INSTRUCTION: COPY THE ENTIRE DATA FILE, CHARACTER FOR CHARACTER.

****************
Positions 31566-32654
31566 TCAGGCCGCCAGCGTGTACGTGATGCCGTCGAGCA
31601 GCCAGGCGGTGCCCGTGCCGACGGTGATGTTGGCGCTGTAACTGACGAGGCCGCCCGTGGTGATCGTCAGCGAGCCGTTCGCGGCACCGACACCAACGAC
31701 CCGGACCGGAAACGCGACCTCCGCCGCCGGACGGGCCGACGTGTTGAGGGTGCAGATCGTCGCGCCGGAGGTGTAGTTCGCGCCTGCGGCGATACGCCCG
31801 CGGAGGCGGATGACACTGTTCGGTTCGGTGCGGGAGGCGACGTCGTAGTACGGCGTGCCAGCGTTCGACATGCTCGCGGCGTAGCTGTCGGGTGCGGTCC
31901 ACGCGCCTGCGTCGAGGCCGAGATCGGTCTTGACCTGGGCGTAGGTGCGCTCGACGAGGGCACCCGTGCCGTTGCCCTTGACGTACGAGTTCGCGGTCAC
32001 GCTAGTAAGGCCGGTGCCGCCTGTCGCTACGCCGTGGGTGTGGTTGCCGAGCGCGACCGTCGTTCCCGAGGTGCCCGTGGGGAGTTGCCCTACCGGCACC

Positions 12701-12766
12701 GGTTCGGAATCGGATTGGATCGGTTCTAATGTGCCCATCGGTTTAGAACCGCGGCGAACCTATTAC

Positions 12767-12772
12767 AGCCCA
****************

Positions 31566-32654
31566 TCAGGCCGCCAGCGTGTACGTGATGCCGTCGAGCA
31601 GCCAGGCGGTGCCCGTGCCGACGGTGATGTTGGCGCTGTAACTGACGAGGCCGCCCGTGGTGATCGTCAGCGAGCCGTTCGCGGCACCGACACCAACGAC
31701 CCGGACCGGAAACGCGACCTCCGCCGCCGGACGGGCCGACGTGTTGAGGGTGCAGATCGTCGCGCCGGAGGTGTAGTTCGCGCCTGCGGCGATACGCCCG
31801 CGGAGGCGGATGACACTGTTCGGTTCGGTGCGGGAGGCGACGTCGTAGTACGGCGTGCCAGCGTTCGACATGCTCGCGGCGTAGCTGTCGGGTGCGGTCC
31901 ACGCGCCTGCGTCGAGGCCGAGATCGGTCTTGACCTGGGCGTAGGTGCGCTCGACGAGGGCACCCGTGCCGTTGCCCTTGACGTACGAGTTCGCGGTCAC
32001 GCTAGTAAGGCCGGTGCCGCCTGTCGCTACGCCGTGGGTGTGGTTGCCGAGCGCGACCGTCGTTCCCGAGGTGCCCGTGGGGAGTTGCCCTACCGGCACC

Positions 12701-12766
12701 GGTTCGGAATCGGATTGGATCGGTTCTAATGTGCCCATCGGTTTAGAACCGCGGCGAACCTATTAC

Positions 12767-12772
12767 AGCCCA